Nigerian police said here Tuesday they have arrested over 1,500 people in a major nationwide operation against those suspected of looting government warehouses storing palliative items and raiding private homes to cart away valuables amid recent protests.
A total of 1,590 suspects were arrested across the country due to the protests against police brutality, harassment and extra-judicial killings by the disbanded Special Anti-Robbery Squad, a police unit for anti-robbery purposes, which later turned violent after being hijacked by government-designated “hoodlums,” Nigeria’s Inspector General of Police Mohammed Adamu told reporters.
Violence has been reported in several cities across the country as suspected “hoodlums” reportedly took control of the peaceful protests by citizens calling for an extensive reform of the police since early October.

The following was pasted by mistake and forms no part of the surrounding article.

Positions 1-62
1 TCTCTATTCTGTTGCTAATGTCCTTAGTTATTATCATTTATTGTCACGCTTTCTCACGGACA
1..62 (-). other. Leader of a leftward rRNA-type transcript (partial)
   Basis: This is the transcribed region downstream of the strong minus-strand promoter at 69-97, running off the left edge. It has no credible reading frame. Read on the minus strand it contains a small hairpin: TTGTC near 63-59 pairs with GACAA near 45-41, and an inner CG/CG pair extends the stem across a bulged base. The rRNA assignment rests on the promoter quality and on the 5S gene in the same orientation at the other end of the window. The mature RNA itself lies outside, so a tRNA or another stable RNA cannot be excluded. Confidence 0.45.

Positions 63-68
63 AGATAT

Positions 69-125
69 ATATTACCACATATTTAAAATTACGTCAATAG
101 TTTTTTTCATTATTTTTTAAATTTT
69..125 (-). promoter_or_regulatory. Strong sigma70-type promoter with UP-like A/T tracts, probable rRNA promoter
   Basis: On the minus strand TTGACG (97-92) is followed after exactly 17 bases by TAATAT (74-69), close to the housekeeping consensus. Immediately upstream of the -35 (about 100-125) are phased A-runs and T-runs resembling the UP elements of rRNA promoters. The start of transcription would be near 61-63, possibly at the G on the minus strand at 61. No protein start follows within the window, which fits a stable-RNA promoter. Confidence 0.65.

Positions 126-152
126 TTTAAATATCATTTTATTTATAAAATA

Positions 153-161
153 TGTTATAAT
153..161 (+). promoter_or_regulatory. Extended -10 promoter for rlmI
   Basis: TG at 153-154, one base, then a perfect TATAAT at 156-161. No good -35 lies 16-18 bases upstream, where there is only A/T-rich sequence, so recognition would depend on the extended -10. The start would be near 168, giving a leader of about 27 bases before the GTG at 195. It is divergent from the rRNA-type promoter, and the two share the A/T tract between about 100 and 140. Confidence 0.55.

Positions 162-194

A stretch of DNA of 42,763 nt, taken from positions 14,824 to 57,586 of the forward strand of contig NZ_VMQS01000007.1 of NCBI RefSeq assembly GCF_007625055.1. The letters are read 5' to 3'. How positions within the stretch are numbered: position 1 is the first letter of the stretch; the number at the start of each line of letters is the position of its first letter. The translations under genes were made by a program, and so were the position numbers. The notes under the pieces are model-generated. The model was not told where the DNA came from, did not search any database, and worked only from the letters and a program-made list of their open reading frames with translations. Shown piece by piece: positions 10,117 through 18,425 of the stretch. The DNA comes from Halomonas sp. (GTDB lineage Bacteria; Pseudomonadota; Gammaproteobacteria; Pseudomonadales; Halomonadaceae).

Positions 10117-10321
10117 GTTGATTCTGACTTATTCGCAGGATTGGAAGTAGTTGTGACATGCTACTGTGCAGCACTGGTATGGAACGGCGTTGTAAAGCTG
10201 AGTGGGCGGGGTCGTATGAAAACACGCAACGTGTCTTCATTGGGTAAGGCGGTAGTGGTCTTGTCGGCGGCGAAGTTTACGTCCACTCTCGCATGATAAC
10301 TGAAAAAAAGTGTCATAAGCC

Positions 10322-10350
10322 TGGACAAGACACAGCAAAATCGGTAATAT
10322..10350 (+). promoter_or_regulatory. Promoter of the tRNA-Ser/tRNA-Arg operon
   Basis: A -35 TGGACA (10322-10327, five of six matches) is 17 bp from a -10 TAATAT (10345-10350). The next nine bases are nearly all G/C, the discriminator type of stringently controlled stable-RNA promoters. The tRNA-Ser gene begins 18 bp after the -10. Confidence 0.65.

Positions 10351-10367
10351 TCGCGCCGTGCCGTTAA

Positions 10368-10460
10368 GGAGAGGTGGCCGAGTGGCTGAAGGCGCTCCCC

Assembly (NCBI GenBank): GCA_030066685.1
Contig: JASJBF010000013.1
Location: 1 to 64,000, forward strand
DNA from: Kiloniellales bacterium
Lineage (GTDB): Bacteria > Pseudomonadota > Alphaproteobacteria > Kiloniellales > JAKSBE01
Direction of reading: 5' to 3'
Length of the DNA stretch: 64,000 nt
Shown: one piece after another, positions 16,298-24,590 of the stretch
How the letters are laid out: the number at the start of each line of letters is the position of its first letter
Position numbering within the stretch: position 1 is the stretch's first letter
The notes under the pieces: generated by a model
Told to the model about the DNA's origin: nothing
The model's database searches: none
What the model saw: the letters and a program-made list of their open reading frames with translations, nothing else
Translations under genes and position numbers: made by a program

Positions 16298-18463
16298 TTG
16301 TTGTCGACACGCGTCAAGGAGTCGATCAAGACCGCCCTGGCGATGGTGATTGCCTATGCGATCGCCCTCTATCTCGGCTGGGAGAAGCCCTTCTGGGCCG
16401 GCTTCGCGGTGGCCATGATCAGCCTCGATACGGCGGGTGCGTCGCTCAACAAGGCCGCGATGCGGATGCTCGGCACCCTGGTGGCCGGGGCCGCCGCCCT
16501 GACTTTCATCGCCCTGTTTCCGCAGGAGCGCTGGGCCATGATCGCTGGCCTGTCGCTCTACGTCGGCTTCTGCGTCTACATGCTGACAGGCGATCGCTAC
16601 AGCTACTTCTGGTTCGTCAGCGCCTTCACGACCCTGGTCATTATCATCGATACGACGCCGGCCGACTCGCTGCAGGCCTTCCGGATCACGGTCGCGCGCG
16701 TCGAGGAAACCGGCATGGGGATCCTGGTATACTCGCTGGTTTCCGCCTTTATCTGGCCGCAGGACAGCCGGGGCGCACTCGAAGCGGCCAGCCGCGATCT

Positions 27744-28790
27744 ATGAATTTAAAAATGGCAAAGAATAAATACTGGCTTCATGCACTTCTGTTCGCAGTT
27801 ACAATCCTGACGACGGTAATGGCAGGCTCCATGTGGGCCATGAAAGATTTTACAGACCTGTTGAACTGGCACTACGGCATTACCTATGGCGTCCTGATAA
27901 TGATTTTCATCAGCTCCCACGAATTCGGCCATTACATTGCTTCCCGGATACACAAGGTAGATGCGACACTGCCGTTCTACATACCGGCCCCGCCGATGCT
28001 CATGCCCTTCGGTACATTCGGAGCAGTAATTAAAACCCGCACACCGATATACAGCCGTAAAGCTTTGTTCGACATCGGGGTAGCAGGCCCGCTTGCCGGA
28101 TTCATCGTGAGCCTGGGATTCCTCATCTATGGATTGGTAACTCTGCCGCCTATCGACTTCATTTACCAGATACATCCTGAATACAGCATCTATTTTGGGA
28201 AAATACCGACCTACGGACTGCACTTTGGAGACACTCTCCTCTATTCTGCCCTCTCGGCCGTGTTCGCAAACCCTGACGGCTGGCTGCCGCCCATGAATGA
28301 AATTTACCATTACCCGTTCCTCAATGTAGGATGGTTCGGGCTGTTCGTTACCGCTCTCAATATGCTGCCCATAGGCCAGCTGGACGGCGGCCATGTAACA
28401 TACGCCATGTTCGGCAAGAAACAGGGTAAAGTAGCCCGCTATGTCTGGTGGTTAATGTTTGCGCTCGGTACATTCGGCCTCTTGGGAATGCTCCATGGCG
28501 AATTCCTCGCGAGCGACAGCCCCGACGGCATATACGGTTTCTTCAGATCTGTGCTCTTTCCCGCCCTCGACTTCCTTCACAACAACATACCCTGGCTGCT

A police statement released on Oct. 24 said a national crackdown has been launched on all criminal activities to make the country safe after “hoodlums hiding under the guise of protesters” looted and destroyed public and private assets.
Adamu said 22 police personnel were extra-judicially killed by some rampaging protesters and scores of others were injured during the protests.
“Many of the injured personnel are in a life-threatening condition,” he said, noting that 205 police stations and some critical private and public infrastructure were also damaged by some protesters.
Adamu, who was in Lagos on a courtesy visit to police stations that had been burnt and injured police officers, commended his officers for showing professionalism during the protests by maintaining restraint and not using excessive force in managing the situation.
The police chief said 14 states in the country were badly affected as a result of the protests, among which Lagos State was the worst hit.
The federal government has decided to introduce reform initiatives that will enable police officers to continue to undertake their constitutional responsibilities across the country, he said.